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Old 07-22-2009, 04:28 PM #43
Laureate
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I don't understand how this:

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Originally Posted by hsilman View Post
for many, orthopraxy is found through orthodoxy but occasionally orthodoxy is found through orthopraxy.
Answers this:

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Okay, ignore everything that has been said. You asked, "is it possible to love and fear God." I think what you should ask is, "is it possible to love god knowing that you will be punished if you do not." And I would say the answer is no, how can you love something if you don't have a choice?
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Old 07-22-2009, 04:47 PM #44
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1. As to your reworded question...did your dad ever punish you for not loving him? I hope not. Neither does God. You shouldn't think of hell as a punishment inflicted by God for your lack of faith or love.

2.Hell is the state of being eternally separated from God. If that is our state when we die, it simply continues in death.

3.We are responsible for our broken relationship with God. He freely offers reconciliation and restoration. If we refuse, that relationship remains broken. In human terms, if you have a falling out with your father/son and never reconcile before you/he dies, that relationship can no longer be mended.
1. I do not agree with the comparison of Keith and God:
a. The punishments offered by Keith are in no way comparable to those offered by God
b. I have a natural attachment to my parents which makes me automatically love them in the first place. Little time-outs here and there are not going to break the relationship of parent to son. Where as with god, I have no proof the guy exists, have never had an interaction with him, yet I know that if I do not love him, I will be punished. There is no way for me to come to love god in the first place because he has not done any obvious interacting in my life which would lead me to believe that I love him. All I know is that if I do not love him, I will be punished (for an infinite amount of time). How am I suppose to come to love this character?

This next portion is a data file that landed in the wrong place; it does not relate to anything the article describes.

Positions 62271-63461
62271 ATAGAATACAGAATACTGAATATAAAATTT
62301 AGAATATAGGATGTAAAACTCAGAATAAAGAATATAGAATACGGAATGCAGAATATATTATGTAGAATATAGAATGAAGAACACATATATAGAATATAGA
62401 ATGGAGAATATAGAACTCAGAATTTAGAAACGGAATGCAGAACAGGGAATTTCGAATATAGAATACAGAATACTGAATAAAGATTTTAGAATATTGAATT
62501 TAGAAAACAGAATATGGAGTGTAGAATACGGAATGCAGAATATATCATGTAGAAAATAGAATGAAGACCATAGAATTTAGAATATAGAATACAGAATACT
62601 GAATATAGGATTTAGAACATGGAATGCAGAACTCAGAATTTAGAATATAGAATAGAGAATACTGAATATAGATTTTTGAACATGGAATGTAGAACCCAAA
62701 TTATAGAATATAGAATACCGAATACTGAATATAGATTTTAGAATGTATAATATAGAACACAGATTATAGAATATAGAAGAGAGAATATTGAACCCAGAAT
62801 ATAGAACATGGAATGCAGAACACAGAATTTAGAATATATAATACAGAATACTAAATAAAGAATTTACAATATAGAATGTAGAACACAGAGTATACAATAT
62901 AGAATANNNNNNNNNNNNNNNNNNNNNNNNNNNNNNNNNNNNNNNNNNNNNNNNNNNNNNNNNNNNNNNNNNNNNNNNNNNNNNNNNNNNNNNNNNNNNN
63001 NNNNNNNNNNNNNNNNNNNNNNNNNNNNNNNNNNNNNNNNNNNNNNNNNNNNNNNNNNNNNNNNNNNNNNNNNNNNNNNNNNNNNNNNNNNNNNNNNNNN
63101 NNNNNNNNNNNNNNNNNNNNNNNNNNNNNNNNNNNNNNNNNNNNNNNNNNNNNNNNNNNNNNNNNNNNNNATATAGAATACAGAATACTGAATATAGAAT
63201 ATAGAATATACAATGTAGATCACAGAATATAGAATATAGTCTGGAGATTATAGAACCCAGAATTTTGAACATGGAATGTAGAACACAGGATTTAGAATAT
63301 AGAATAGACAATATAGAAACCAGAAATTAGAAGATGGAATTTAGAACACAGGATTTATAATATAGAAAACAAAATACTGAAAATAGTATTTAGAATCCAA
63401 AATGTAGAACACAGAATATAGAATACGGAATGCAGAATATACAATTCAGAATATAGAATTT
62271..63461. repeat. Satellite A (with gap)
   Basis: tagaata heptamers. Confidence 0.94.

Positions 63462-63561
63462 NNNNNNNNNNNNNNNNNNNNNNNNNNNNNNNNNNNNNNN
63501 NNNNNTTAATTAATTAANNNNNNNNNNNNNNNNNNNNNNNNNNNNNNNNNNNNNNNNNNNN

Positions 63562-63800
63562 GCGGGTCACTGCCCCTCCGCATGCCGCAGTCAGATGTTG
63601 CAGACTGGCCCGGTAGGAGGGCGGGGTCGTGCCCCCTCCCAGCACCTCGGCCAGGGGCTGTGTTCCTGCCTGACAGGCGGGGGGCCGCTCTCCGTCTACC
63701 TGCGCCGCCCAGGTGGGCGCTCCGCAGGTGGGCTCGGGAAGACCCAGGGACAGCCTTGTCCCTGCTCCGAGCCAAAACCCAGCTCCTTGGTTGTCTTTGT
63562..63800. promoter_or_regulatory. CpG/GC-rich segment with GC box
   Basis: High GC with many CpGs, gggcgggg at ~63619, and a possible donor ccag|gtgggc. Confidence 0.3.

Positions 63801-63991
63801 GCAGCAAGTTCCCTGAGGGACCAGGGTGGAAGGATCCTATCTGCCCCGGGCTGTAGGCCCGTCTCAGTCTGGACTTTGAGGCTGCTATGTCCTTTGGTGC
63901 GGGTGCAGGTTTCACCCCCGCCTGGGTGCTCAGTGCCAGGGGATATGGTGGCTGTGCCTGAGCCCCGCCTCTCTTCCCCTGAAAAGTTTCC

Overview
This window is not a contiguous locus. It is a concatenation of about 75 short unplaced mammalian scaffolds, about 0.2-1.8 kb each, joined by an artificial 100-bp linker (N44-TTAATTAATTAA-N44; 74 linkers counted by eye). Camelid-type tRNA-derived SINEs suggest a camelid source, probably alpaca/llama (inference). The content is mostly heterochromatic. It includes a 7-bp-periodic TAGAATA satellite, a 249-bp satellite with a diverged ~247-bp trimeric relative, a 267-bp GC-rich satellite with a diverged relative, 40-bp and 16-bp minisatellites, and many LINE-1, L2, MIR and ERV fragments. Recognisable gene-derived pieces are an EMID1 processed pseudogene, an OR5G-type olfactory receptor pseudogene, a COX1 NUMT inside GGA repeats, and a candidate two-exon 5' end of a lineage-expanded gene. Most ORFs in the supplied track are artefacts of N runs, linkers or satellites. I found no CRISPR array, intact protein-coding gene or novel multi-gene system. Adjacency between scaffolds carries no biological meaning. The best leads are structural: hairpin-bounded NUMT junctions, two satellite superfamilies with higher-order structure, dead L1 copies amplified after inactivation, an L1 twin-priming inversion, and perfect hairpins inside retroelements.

The punishments are no way equivalent and the attachment is not natural.

If a girl you had never met before put a gun to your head and said "love me", would you actually love her?

2. I am not sure what you are saying here. Are you saying that hell actually is not a place filled with demons and fire? If so, I choose not to take part in a debate that makes use of interpretation (because it will literally be impossible to make the situation more clear).

3. I have never witnessed an opportunity to repent to god. You also assume that reason is pure and is not distorted by past experience and socialization.


god damn these responses suck
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Old 07-22-2009, 05:47 PM #45
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...Where as with god, I have no proof the guy exists, have never had an interaction with him...
It's like God was the father who leaves when your born. Your only reason for loving him is because he created you. Yet this God you've never met will punish you for not loving him? Its hard to love what you cannot see, hear, or interact with, unless you have a lot of faith.